This is not the first time this has happened and Amazon’s continued inaction is increasingly baffling. Last Sunday, a clickfarmed title also hit #1 in the Kindle Store. And Amazon took no action.

Over the last six weeks, one particularly brazen author has put four separate titles in the Top 10, and Amazon did nothing whatsoever. There are many such examples.

I wrote at the start of June about how scammers were taking over Amazon’s free charts. That post led to a phone conversation with KDP’s Executive Customer Relations.

Repeated assurances were given that the entire leadership team at Amazon was taking the scammer problem very seriously indeed. But it was also stressed that the…

Read the rest of the story on David Gaughran's Let's Get Digital website.

Saturday, July 8, 2017

How Did an American-born Israeli Happen to Write a Novel in Bulgarian?

One year ago, my novel The Burgas Affair was published with all the requisite fanfare of an official book launch. At a gathering in a large book store, I was presented to the public by the publisher. My editor introduced me with a short question and answer session. I met with eager readers and autographed copies of my book. My dream of becoming a published author had come true!

There’s something strange about this picture. Everything I just mentioned took place in Sofia, Bulgaria. My novel was published in the Bulgarian language, presented to the public by Ciela, the leading Bulgarian publishing house. My editor spoke to the public in Bulgarian, but my answers were in English. That is because I wrote the book in English but don’t speak Bulgarian. And the most surprising thing is that my book has yet to be published in English!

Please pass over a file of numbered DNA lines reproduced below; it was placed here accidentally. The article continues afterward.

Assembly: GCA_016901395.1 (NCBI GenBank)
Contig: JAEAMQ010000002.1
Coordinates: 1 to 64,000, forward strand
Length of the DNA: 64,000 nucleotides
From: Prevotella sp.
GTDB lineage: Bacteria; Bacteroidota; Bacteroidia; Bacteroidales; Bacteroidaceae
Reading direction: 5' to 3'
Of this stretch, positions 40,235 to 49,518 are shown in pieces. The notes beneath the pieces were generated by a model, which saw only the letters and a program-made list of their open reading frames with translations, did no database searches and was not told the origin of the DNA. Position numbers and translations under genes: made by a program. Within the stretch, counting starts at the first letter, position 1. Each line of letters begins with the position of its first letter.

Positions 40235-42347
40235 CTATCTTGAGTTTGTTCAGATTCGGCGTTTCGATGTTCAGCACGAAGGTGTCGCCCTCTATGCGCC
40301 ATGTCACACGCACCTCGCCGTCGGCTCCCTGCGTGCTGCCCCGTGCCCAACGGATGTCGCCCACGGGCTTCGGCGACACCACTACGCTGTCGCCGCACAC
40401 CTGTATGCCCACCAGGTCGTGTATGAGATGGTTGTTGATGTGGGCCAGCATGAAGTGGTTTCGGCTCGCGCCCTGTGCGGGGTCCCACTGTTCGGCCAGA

How did an American-born Israeli happen to write a novel published in Bulgarian?

First, a few words about the book.

Friday, June 30, 2017

Visit Israel Virtually - Right Now!

Virtual reality. It's coming. It's here.

If you can't visit Israel, visit Israel virtually. Virtually Israel invites you to experience Israel through virtual reality. So what are you waiting for?

Virtually Israel aspires to bring Israel to life to anyone who wants to explore Israel without flying across the globe. They are a one-of-a-kind Virtual Reality experience showcasing Israel’s most prominent cities, including Tel Aviv, Jaffa and Jerusalem. The project is partially sponsored by the Adam and Gila Milstein Family Foundation.